My son wants an eat­ing plan and I am hor­ri­fied

The Irish Times - - Lifefriday - Tr­ish Mur­phy Tr­ish Mur­phy is a psy­chother­a­pist. Email tel­lmeaboutit@ir­ for ad­vice. We re­gret that per­sonal cor­re­spon­dence can­not be en­tered into.

The first step is to talk to your son and eval­u­ate where he is with this anx­i­ety


My son (15) ap­proached me this morn­ing and asked if I could de­vise an eat­ing plan for him. I told him that I had, fam­ily meals are cooked and eaten at the usual times. But in­side me rose a feel­ing of hor­ror. I have watched my kids grow up with what I see as dis­torted mes­sages about food be­ing pushed at them from crèche days right through to col­lege days. Naively, I thought I could coun­ter­act this with mod­el­ling a healthy eat­ing style at home where food was nu­tri­tious and joy­ful.

To­day, hear­ing this from my son tells me I have lost and that this tsunami of junk information about “healthy eat­ing” has not by­passed my chil­dren and I now have to work with the re­sul­tant dis­torted thinking about food, or worse still an eat­ing-dis­or­dered son soon to be young adult. There is much more anx­i­ety in my son’s self-image and I am de­s­pair­ing of him be­com­ing self-con­scious and anx­i­ety rid­den.

He is not some­one who talks about him­self eas­ily and my fear is that this fo­cus on his ap­pear­ance will not be eas­ily chal­lenged and could grow into a much deeper prob­lem. All the meals in our house are cooked fresh and we do not eat take­aways or pre-pre­pared food un­less we are on hol­i­days. My hus­band and I both cook and we love our food, so I am very thrown by my son’s ques­tion.


You have con­nected with a se­ri­ous prob­lem in our world – the ques­tion of what food means to us and how we think about it. In your house, it seems that there has been a won­der­ful at­ti­tude to food and many peo­ple would be en­vi­ous of your fam­ily’s ca­pac­ity to pre­pare fresh food every day. How­ever, it seems that you have had a huge re­ac­tion to your son’s re­quest for an eat­ing plan and I won­der what this ef­fect has on you and on him.

Per­haps you are do­ing bat­tle with the world we live in and are try­ing to chal­lenge the so­cial mes­sages that abound about ap­pear­ances and nutri­tion. This is a worth­while cause and one that might take a life­time of chal­leng­ing but right now you have in­flu­ence over some­one who is ask­ing for help.

Your son has a huge re­spect for your knowl­edge and aware­ness about food and has asked you for as­sis­tance. He may al­ready have picked up your frus­tra­tion and anger at the source of this ques­tion and you need to be aware of this so that his in­ter­est does not go un­der­ground or that he or­gan­ises an eat­ing plan that has no one over­see­ing it.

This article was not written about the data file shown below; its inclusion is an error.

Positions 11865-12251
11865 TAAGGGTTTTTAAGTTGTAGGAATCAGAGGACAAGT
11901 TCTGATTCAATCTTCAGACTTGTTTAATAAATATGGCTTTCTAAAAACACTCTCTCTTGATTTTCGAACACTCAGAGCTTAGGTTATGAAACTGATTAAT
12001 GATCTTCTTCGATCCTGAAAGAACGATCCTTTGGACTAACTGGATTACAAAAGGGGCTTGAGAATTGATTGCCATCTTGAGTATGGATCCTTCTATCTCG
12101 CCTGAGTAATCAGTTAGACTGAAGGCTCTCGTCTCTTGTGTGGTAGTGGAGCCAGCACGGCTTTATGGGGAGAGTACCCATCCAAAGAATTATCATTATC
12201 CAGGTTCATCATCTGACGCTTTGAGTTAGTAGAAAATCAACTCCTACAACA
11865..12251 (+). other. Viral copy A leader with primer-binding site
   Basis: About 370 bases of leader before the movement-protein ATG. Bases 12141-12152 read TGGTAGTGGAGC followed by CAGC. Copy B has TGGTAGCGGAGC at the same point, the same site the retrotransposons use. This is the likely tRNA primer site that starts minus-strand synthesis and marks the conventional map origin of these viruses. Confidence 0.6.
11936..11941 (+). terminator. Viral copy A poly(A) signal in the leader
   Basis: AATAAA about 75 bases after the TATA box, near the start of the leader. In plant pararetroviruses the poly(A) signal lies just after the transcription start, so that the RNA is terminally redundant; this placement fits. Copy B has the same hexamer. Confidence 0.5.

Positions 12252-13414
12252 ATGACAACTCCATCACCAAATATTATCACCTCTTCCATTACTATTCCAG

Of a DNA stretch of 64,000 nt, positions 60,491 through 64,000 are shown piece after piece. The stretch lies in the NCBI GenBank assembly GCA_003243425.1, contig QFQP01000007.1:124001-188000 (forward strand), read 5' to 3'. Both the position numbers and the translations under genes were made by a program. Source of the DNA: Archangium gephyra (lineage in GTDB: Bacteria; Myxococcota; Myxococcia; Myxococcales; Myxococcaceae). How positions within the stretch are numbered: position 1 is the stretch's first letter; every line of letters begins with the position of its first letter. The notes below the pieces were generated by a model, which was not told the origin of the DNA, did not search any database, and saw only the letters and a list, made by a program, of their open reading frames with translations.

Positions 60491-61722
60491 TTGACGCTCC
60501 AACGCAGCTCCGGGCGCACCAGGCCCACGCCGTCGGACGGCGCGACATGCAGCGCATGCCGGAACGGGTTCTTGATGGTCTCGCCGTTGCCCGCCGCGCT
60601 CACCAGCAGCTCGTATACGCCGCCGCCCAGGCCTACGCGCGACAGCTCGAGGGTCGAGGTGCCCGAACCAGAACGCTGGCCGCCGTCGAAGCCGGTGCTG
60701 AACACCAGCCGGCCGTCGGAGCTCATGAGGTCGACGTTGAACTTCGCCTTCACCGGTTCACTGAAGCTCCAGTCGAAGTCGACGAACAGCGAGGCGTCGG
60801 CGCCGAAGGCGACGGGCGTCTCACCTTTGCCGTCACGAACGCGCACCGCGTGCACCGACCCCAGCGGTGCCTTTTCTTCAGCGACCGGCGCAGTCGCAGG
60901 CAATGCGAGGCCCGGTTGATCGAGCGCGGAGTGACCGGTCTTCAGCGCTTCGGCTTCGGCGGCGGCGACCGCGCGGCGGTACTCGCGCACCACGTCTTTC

The im­por­tant re­sponse here is to start at wher­ever he is at. This may be an in­ter­est in de­vel­op­ing his body for sports or it may point to an anx­i­ety about his ap­pear­ance. Ei­ther way, this is where you need to start the con­ver­sa­tion and take his lead on what the is­sues are. If he wants to de­velop his body for a spe­cific aim, then it might be a good idea for you to re­search some­one pro­fes­sional to help guide him in this.

On the other hand, if you have any sense that this is an anx­i­ety is­sue, then a dif­fer­ent re­sponse is needed. It can be a very easy thing to turn to the body to have a feel­ing of con­trol when anx­i­ety be­comes over­whelm­ing. This can man­i­fest in many ways and the ear­lier this is de­tected the bet­ter the pos­si­ble out­comes. The cause of the anx­i­ety is of­ten fear of not fit­ting in or fears of not be­ing good enough in some way.

Teenage years are of­ten fraught with the pres­sure of be­ing ac­cepted and this can es­ca­late as they can­not es­cape it, eg with so­cial me­dia an ever present part of their lives.

The first step is to talk to your son and eval­u­ate where he is with this anx­i­ety. If you are con­cerned, it is a good idea to sug­gest to him that he talk to some­one about this. Talk­ing may help him to un­der­stand what is hap­pen­ing and open up av­enues of ac­tion for him. There may be a coun­sel­lor in his school that he could en­gage with or he might pre­fer some­one at a big­ger re­move. It might be a good idea to look at Body­why’s web­site to help him un­der­stand what is hap­pen­ing – they have a young per­son’s on-line sup­port called “youth­con­nect” and this might be a good start­ing place for your son.

In or­der for your son to be con­fi­dent and able to ad­dress what­ever is­sues he has in his life, he will ben­e­fit from a mother who is calm, grounded and hope­ful. This is some­thing you can im­me­di­ately of­fer.

Newspapers in English

Newspapers from Ireland

© PressReader. All rights reserved.